Table of Contents
 How the law works
 The Constitutional amendment
 Open meetings
 Open records
 The Freedom of Information Act...
 Open courts
 Additional references
 A sample public records request...

Title: Florida's government in the sunshine: a citizen's guide
Full Citation
Permanent Link: http://ufdc.ufl.edu/UF00088828/00001
 Material Information
Title: Florida's government in the sunshine: a citizen's guide
Physical Description: Book
Language: English
Creator: Brechner Center for Freedom of Information
Chance, Sandra F.
Publisher: University of Florida Brechner Center for Freedom of Information
Place of Publication: Gainesville, Fla.
Publication Date: 2006
Subject: University of Florida.   ( lcsh )
Spatial Coverage: North America -- United States of America -- Florida
 Record Information
Bibliographic ID: UF00088828
Volume ID: VID00001
Source Institution: University of Florida
Holding Location: University of Florida
Rights Management: All rights reserved, Board of Trustees of the University of Florida


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citizen guide 2006 ( PDF )

Table of Contents
        Page 1
    Table of Contents
        Page 2
        Page 3
    How the law works
        Page 4
    The Constitutional amendment
        Page 5
    Open meetings
        Page 6
        Page 7
        Page 8
        Page 9
        Page 10
        Page 11
        Page 12
    Open records
        Page 13
        Page 14
        Page 15
        Page 16
        Page 17
    The Freedom of Information Act (FIOA)
        Page 18
    Open courts
        Page 19
        Page 20
        Page 21
        Page 22
    Additional references
        Page 23
    A sample public records request letter
        Page 24
Full Text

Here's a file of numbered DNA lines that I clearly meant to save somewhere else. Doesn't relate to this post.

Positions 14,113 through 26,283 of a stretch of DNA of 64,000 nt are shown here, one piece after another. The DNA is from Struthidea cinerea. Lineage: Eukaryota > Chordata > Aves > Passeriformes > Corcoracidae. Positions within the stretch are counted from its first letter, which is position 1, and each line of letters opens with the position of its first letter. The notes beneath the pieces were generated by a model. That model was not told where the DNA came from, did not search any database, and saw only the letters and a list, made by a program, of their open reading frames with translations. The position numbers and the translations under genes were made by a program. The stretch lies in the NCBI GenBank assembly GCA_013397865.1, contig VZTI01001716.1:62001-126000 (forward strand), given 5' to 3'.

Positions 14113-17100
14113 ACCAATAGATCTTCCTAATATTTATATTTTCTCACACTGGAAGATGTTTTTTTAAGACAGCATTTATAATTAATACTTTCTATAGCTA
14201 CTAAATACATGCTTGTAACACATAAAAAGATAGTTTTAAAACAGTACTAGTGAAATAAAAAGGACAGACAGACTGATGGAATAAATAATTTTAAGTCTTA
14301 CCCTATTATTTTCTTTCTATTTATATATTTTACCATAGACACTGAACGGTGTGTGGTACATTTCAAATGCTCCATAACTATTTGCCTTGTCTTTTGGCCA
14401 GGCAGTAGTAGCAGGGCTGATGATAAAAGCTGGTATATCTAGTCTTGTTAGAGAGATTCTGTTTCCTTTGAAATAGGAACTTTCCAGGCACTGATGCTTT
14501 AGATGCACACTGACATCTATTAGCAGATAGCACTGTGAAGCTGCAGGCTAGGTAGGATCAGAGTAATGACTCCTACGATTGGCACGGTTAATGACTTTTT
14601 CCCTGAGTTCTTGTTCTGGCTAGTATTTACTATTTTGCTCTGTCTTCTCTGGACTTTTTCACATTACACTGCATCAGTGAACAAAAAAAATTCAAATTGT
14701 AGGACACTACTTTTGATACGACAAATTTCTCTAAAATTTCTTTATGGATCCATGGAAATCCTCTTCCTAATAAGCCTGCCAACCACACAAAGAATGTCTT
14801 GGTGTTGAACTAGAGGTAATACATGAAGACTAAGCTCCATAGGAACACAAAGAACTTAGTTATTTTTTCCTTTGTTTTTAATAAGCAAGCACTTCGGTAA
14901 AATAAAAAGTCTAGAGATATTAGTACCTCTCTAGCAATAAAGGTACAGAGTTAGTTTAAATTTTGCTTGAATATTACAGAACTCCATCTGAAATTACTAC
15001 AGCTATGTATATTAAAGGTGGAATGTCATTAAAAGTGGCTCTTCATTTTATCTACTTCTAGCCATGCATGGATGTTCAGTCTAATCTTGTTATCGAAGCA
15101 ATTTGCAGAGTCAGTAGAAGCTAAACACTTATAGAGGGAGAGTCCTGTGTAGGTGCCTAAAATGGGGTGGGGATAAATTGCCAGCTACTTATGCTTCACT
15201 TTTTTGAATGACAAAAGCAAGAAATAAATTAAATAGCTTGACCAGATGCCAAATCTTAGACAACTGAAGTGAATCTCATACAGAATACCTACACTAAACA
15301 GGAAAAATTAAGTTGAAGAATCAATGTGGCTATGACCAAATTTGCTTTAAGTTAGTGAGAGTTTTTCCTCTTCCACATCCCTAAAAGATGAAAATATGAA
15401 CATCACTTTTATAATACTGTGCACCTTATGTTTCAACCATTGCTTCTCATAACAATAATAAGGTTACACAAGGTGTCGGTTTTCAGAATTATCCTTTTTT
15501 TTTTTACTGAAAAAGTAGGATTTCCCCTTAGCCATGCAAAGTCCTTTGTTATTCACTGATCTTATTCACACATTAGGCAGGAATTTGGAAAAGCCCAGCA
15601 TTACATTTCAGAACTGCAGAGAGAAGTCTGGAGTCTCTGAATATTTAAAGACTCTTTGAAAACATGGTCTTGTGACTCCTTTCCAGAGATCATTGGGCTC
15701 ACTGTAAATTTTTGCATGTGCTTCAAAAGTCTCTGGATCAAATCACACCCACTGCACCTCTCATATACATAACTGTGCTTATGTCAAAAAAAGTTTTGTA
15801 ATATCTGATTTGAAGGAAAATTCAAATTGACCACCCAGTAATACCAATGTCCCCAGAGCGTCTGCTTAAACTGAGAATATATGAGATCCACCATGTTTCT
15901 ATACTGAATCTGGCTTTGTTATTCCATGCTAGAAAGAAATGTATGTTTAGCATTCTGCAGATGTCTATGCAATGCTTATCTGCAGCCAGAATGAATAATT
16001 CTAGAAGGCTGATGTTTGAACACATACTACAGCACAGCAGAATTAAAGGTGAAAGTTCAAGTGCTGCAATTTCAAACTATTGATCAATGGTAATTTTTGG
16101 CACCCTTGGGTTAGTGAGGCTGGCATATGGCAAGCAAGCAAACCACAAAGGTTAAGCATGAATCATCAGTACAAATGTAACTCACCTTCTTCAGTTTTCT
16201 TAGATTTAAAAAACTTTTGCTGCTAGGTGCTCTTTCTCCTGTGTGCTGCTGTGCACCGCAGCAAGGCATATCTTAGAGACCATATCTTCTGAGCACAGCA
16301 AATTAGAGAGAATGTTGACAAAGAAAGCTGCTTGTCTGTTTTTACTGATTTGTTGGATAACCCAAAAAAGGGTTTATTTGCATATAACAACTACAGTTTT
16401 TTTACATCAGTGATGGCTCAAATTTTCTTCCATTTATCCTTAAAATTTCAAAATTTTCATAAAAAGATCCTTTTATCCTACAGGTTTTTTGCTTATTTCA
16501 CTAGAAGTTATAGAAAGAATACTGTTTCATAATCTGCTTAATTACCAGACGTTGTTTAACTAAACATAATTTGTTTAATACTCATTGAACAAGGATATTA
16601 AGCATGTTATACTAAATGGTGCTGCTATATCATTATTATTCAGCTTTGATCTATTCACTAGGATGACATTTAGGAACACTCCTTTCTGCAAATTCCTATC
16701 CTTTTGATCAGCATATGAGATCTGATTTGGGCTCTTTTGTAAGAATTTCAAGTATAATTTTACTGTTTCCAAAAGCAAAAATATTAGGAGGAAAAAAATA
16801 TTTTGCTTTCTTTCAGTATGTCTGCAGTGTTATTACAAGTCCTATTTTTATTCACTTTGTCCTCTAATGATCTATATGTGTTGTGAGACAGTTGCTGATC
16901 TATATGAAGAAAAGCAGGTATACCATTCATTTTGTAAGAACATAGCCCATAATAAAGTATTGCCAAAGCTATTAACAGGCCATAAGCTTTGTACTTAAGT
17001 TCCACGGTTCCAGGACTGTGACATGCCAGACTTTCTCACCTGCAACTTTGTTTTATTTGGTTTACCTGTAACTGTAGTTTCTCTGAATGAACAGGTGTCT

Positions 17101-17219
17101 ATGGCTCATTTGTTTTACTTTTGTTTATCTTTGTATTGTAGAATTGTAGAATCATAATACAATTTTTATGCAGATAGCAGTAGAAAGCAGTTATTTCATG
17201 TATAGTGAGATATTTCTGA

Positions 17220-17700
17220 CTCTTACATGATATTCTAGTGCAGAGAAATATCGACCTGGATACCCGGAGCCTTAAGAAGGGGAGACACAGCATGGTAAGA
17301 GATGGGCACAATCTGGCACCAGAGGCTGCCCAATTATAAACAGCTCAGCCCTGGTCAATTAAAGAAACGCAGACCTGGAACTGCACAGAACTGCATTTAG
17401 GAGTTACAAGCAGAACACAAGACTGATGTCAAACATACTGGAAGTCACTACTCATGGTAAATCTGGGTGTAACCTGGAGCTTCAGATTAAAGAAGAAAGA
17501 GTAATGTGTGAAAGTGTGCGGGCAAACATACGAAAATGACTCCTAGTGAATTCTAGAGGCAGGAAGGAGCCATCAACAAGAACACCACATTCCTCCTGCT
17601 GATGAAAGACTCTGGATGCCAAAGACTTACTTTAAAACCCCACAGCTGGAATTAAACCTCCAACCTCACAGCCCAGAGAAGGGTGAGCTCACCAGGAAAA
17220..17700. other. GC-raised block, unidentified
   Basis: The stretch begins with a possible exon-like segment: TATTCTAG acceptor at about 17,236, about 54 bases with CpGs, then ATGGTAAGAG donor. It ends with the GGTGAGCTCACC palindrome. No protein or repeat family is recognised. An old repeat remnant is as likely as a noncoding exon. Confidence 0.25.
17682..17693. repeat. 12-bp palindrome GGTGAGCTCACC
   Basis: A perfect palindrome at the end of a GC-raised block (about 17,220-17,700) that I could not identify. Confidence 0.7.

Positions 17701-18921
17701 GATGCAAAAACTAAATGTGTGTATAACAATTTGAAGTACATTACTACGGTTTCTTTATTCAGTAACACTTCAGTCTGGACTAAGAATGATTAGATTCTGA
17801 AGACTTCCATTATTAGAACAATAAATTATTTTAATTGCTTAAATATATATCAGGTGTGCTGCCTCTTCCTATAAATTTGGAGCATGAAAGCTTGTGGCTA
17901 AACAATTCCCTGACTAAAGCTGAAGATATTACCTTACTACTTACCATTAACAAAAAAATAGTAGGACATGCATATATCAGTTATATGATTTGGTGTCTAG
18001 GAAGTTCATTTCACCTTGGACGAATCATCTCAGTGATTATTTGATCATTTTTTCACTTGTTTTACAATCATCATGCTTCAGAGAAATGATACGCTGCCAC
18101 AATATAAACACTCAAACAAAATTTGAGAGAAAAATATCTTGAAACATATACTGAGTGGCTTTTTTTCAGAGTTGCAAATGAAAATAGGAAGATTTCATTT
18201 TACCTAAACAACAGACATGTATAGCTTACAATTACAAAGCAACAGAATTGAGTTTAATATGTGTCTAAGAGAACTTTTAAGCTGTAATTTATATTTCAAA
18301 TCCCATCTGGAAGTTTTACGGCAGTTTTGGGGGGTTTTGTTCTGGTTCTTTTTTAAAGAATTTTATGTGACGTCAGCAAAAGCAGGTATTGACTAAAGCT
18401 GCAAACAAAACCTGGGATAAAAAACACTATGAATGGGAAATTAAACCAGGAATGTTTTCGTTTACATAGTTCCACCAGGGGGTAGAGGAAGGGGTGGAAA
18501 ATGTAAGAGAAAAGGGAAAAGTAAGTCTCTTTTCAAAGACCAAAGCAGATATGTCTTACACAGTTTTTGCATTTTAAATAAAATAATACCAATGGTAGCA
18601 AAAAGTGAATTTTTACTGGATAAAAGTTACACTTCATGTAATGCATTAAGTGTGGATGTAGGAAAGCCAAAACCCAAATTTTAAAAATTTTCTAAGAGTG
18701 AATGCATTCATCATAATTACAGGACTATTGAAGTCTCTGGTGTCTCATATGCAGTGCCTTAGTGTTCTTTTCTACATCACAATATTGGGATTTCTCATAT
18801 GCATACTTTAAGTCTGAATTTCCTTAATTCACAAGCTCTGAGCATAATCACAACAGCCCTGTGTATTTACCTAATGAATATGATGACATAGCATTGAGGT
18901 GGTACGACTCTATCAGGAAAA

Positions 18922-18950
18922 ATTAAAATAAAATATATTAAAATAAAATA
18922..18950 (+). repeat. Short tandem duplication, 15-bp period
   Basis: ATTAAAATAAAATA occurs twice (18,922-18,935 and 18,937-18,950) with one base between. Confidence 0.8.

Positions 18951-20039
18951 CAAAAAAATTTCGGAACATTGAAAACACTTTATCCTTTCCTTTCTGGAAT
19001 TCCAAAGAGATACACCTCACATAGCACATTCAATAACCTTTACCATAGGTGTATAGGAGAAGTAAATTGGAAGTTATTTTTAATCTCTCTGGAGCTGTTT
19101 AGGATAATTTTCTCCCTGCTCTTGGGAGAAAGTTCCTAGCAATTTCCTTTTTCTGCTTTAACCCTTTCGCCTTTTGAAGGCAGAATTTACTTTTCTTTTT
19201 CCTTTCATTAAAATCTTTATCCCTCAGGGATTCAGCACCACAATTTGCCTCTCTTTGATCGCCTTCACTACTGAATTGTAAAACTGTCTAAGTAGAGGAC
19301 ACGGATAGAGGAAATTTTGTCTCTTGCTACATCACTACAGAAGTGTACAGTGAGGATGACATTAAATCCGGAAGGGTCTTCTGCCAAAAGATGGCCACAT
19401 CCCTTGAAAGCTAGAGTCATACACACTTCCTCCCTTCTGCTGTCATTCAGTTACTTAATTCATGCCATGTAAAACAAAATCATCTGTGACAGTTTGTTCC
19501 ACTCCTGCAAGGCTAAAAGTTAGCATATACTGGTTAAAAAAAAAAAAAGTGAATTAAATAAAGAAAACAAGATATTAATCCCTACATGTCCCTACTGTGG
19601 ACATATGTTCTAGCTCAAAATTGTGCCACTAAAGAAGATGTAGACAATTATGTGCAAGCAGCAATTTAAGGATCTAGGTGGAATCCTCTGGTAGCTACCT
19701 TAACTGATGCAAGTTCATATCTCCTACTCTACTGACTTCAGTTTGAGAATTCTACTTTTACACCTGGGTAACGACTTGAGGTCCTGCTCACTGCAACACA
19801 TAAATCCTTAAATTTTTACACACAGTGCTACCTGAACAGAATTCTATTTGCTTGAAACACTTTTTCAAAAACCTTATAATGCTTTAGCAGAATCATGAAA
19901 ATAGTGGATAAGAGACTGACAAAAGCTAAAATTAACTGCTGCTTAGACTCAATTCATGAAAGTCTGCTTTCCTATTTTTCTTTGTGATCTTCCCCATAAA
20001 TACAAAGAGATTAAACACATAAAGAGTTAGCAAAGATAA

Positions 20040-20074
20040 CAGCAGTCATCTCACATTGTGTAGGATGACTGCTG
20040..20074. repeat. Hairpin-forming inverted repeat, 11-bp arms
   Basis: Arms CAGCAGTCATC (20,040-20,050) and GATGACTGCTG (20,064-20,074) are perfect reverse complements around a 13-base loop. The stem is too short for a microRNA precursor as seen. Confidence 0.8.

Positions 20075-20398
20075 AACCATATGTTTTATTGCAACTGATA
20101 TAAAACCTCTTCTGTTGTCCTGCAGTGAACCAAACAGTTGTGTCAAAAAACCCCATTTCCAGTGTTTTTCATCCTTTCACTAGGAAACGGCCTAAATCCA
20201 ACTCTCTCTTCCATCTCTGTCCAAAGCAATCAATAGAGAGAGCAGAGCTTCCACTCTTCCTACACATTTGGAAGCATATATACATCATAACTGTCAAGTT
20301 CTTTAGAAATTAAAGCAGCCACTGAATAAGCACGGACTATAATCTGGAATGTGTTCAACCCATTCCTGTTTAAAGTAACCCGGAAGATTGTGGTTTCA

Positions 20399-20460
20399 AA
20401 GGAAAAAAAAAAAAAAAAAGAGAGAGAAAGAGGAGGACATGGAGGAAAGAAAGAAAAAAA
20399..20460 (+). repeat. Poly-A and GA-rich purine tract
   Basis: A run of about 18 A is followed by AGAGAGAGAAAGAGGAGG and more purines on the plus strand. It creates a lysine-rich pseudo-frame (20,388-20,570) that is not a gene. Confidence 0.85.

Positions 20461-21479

Brechner Center for Freedom of Information 3208 Weimer Hall
College of Journalism and Communications PO Box 118400
Gainesville, FL 32611-8400
(352) 392-2273
Dear Citizen, Fax: (52) 392-9173

Information about our government provides one of the cornerstones of our
democracy. The right to access this information is fundamentally impor-
tant to the citizens of the state of Florida. In addition to a comprehensive
set of laws guaranteeing access, Florida is one of only a handful of
states to provide a constitutional right of access to government meetings
and records.

We need this information in order to hold our elected officials
accountable, understand their decision-making process and make
decisions about where to live or how to prioritize our community's

This booklet provides an overview of the government-in-the-sunshine laws
and how the laws work. There's even a sample public records request
letter, in case you need to use one.

The Brechner Center is nationally and internationally recognized as an
important resource on freedom of information issues. We are dedicated
to helping people understand the state's government-in-the-sunshine
laws, access to courts and the federal Freedom of Information Act

The Center was established in 1986, when Joseph L. Brechner, an
Orlando broadcaster and advocate of freedom of information, provided
more than $1 million for the endowment.

We discuss First Amendment and FOI issues at numerous national
conferences and statewide meetings each year. We produce a monthly
newsletter on access and First Amendment issues.

Each year, we answer about 500 questions about how FOI laws work.
These questions come from journalists, public officials, media lawyers
and citizens. We also produce a number of research projects focused
on access to information.

If you need more specific information about the law or about the Brechner
Center, please visit our Web site, Brechner.org, or call our office at


Scwadra F. CharLwce
Sandra F. Chance, J.D.